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CTP: Missing: Real uncomment a block by goldfinger


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Type: Suggestion
ID: 319307
Opened: 12/22/2007 12:38:51 AM
Access Restriction: Public


I still miss the ability to uncomment a block
I know that there is a workaround with here-strings.
But I think powershell has to do more in this case like it has real uncomment characters.
Uncomment line 1
Uncomment line 4

Uncomment line 3
Uncomment line 4
'@ >$null

Real uncomment characters like /* */ :
Powershell skip
this uncomment block
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Posted by NSkinner on 5/5/2011 at 11:04 AM
/* */ has worked well for me. Or if the ISE had a VS like function to comment and uncomment multi-lines.
Posted by Mehrdad Mirreza on 3/22/2011 at 1:45 AM
I would recommend one of these:





1. nestable
2. extends the current syntax -- no new special character is needed
3. most likely backwards compatible -- would in worst case comment out a part, but nothing inside a script line would be interpreted as comment (like as symmetrical comment signs e.g. #/ /#, which need a opening marker character # and an closing charachter (/)

Posted by Mezzie on 2/17/2011 at 10:37 PM
What is there to debate? block comments are useful. Implement them already. Serious flaw that it was not part of the original spec.
Posted by mdkelley on 12/7/2010 at 9:24 AM
please add support for comment blocks! I don't care how you implement it (syntax) just let us know what it is.
Posted by pba_pl on 11/15/2010 at 1:39 AM
I prefer C# like syntax.
So alias // for the #
and /* */ for the block comment, please.
Posted by halr9000-me2 on 2/10/2008 at 4:18 PM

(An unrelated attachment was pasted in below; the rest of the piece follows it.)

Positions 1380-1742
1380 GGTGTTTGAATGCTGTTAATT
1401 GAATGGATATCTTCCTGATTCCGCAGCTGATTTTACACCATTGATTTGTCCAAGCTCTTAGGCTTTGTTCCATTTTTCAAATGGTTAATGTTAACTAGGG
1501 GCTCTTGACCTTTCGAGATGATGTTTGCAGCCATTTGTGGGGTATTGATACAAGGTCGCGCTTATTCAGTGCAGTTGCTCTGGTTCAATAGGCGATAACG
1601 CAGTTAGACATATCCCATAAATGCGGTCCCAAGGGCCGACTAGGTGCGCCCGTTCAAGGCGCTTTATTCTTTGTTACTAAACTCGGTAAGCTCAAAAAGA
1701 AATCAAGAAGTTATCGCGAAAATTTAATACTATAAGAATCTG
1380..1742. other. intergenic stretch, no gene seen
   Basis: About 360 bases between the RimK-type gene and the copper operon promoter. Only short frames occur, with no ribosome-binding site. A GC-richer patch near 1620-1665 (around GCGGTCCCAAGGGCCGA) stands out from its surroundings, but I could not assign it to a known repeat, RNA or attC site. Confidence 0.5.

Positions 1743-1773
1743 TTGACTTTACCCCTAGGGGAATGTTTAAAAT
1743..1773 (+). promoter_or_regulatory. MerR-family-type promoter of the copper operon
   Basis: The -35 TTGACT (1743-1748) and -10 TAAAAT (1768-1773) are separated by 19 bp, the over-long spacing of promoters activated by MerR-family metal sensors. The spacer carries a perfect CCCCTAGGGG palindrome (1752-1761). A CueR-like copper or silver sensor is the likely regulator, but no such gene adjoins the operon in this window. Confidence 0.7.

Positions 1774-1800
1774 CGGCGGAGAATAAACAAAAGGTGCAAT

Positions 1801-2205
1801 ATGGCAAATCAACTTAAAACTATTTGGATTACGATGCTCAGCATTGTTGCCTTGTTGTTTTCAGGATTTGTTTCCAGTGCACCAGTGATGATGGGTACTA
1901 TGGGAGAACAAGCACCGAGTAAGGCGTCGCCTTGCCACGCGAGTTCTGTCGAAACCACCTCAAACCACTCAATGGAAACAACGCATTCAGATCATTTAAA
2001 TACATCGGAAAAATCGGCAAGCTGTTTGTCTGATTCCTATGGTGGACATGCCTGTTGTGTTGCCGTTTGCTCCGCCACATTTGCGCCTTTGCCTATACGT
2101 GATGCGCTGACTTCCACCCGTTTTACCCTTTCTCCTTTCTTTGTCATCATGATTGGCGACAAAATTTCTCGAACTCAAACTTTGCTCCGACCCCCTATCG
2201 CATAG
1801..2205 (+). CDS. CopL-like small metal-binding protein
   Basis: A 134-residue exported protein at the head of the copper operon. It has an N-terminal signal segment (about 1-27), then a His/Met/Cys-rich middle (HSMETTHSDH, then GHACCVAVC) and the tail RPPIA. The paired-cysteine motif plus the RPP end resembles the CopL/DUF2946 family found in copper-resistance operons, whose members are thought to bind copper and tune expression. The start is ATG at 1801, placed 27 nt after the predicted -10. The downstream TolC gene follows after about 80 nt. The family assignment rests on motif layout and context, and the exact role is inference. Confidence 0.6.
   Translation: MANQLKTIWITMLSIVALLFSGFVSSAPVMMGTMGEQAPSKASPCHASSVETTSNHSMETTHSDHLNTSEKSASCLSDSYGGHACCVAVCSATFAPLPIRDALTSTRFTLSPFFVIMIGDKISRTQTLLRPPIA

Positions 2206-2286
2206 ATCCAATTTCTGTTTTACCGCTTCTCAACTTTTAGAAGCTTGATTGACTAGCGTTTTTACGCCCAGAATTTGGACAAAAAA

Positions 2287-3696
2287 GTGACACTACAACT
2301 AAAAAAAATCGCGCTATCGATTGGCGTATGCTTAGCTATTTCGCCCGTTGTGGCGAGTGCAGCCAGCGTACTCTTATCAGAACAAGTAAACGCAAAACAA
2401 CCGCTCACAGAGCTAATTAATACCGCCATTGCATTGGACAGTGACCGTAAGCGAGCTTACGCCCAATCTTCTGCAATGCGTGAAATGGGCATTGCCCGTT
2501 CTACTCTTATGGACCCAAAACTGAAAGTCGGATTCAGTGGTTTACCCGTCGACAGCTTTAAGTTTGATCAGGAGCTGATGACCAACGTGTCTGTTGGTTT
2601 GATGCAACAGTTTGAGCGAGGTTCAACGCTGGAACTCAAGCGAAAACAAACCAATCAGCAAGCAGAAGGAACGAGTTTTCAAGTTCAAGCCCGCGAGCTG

+1 more for "HERE comments" and doc strings as well.
Posted by dreeschkind on 1/24/2008 at 6:47 AM
I like the idea of a HERE-comment.

this is a comment

And I think we need a powerful doc-string functionality for PowerShell.
However, I agree that there are probably more important issues that need to be fixed.
Posted by nateva on 1/22/2008 at 9:19 AM
After reading through other posts I am in favor of multiline comments AND I can definately see a use for doc-string functionality.

I do believe a #-oriented syntax is the most consistent option. And perhaps a new special character could be used for them. There are at least two that aren't used in PS that I am aware of: ! ^

So, for example:

Posted by Neil Fairall on 1/21/2008 at 6:35 PM
I was going to comment but I lost interest already. Aren't there things that really need fixing?
Posted by KAndrzej on 1/21/2008 at 7:05 AM
I vote AGAINST multiline comments. They're mostly used as below:

/* Comment
* more comment
* more comment

It's just stupid, and instead of one character you need more at every line.

Plain comments should be deprecated in favor of some doc-strings just like in Visual Studio. They can be extracted into separate help file and also used by IDE tools. Thus simple # is enough for short notes, and longer stories can be in doc-strings or in separate documents.

What is really needed is a tool to block syntactically incorrect parts of code, abandoned parts of code and so on. This is not a "comment". However I'd prefer to delete dead code instead of "commenting" it.

For me # is enough. YMMV.
Posted by Joel Bennett on 1/20/2008 at 4:29 PM
You can't use ## for block comments -- you would break too many existing scripts. And personally, I think it would be an inexcusably bad idea to use slashes for comments too, considering the need to use them for paths is what drives the choice of # in scripting languages in the first place.

What about making a HERE-comment:
this is a comment

As far as inline documentation ala C# ... I'd hate to imagine the way the current XML files would look inline ...
your 30 line script would be 300... ;)
Posted by DonJones on 1/20/2008 at 12:51 PM
Agreed - consistency in symbology.




Something like.
Posted by chrisbell on 1/19/2008 at 4:46 PM
Are there any plans for inline documentation? There's got be a way to elegantly implement multi-line comments into the interface, with a nice terse shortcut for comments. The evolution of the perl/ruby '=begin' and C# '///' perhaps?

Posted by MartyList on 1/19/2008 at 2:45 PM
I vote for something like
#/    /#
#/* */#
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